BWW Reviews: World Premiere of LOST GIRLS Addresses Teen Pregnancy Across Generations

LOST GIRLS by John Pollono is a hard-hitting working class drama about people struggling to redefine family. "The struggle of America's working class sometimes gets short shrift in pop culture--either represented as generic American Heroes, or as struggling simpletons who need to be saved. But the reality is much more interesting and it is through the specificity of portraying the working class as they really are, flawed, triumphant and human, that we can achieve something much more truthful and universal," says Pollono.

John Perrin Flynn's fast-paced direction keeps the story moving, centering on Maggie, a bitter divorced woman whose seventeen-year-old daughter goes missing during a winter blizzard. When her ex-husband (and his new wife) show up to assist, the former high school sweethearts are forced to confront their tragic history.

The more overarching theme addresses the cycle of teenage pregnancy. Maggie (Isidora Goreshter) had a baby when she was 18; her mother had her first baby when she was 16; her grandmother had a baby when she was 15. And now her teenage daughter Erica (Anna Theoni DiGiovanni) is missing along with Maggie's car. When her ex-husband Lou (Joshua Bitton) mentions he knows Erica has a boyfriend, Maggie's world starts to fall apart with fear her daughter is making the same bad decision she made at 17.

Tension mounts as Maggie's mother Linda (Peggy Dunne) and Lou's seemingly perfect wife Penny (Kirsten Kollender) try to offer their support, but with this much past history in one room there is no way to keep tempers from flaring and arguments becoming loud and bitter. When Lou and Maggie hear a multi-car crash has taken place on the highway and Maggie's car was involved, fear mounts when no one can tell them whether or not their daughter was found.

With an assist from the cast, David Mauer's creative small space set changes back and forth into a seedy motel room in Connecticut, enhanced by a snowstorm of lights designed by Jeff McLaughlin flowing across the stage. This is where Erica and her friend Scooter (Jonathan Lipnicki) have taken refuge from the storm, three hours away from home. Erica has convinced him to drive her down to Florida so she can be with her much older boyfriend. We see the young girl's version of events as they happen, so the audience knows where she is when her parents do not.

Kudos go to all the cast members, especially Joshua Bitton and Anna Theoni DiGiovanni for their ability to show such a wide range of emotions and deep vulnerability. When left alone, the three women (Peggy Dunne, Kirsten Kollender and Isidora Goreshter) reveal themselves as deeply flawed human beings, trying to do the best they can with what life has brought their way. Each of their back stories will touch your heart, with Dunne's foul-mouthed Linda the saddest of them all, blaming society for their ills rather than taking responsibility for her own actions. The tender scenes of first love between the teens DiGiovanni and Jonathan Lipnicki are both heartwarming and scary, knowing what their actions may put into motion given Erica's family history.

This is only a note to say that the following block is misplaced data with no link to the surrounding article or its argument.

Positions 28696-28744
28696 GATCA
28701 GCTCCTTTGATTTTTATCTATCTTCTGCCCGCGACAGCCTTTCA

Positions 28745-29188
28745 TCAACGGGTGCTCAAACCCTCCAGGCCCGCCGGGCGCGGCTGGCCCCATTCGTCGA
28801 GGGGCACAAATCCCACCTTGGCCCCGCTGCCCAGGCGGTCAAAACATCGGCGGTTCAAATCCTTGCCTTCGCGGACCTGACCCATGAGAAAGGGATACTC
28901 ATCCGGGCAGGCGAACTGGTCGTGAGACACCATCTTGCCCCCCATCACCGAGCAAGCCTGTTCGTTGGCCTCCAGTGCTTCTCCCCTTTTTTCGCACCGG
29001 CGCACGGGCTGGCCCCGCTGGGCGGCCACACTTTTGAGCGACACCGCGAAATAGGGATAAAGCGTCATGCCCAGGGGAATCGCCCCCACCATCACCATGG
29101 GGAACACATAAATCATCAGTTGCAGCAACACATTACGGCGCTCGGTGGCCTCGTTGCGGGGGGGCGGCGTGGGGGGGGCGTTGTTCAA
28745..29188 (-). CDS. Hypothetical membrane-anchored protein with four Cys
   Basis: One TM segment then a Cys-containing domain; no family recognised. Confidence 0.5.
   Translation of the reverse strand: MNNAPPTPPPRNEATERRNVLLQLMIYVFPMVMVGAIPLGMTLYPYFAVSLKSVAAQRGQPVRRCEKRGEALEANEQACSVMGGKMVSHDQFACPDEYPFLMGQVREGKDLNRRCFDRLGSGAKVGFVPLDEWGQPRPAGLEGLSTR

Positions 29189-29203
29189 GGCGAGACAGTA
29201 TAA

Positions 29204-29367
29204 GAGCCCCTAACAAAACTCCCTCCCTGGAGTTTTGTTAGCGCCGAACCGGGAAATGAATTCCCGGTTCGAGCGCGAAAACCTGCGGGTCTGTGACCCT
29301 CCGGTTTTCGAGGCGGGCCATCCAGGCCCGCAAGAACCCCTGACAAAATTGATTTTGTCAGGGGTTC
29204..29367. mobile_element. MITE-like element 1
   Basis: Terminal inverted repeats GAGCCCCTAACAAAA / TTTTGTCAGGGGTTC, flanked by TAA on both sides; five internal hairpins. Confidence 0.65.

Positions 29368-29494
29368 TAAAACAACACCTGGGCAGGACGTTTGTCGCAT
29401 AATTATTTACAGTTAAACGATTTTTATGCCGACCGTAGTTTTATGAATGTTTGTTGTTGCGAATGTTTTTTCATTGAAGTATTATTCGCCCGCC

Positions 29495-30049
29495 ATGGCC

As more details are revealed in Maggie's story, we find out what happens to the teen. It's surprising and shocking - and won't be revealed in this review! John Pollono is to be commended for incorporating the wild turn of events so smoothly into the story that you will not see it coming!

LOST GIRLS runs at 5pm Saturdays, 7pm Sundays, and 8pm Mondays through December 16, 2013. Run time is 90 minutes with no intermission. ROGUE MACHINE is located at 5041 Pico Blvd., LA, CA 90019. Tickets are $30. Reservations: 855-585-5185 or at www.roguemachinetheatre.com

ROGUE MACHINE THEATRE is a collective of award winning and prominent Los Angeles based directors, writers, designers, and actors. Rogue Machine believes theatre to be an integral part of community life, a sacred space where audiences gather to be challenged, inspired, entertained, and provoked.




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Shari Barrett Shari Barrett, a Los Angeles native, has been active in the theater world since the age of six - acting, singing, and dancing her way across the boards all over town. After teaching in local secondary schools, working in marketing for several studios, writing, directing, producing, and performing in productions for several non-profit theaters, Shari now dedicates her time and focuses her skills as an independent publicist to "get the word out" about smaller theaters throughout the Los Angeles area. As a founding member of the LA Stage Alliance Leadership Council Task Force, she and reps from theaters throughout the city work together to articulate a vision for the theatre community of Greater Los Angeles. Shari has received recognition from the City of Los Angeles for her dedication of heart and hand to the needs of friends, neighbors and fellow members of society for her devotion of service to the people of Los Angeles. Shari is honored to serve her hometown as a contributor to Broadway World.


 
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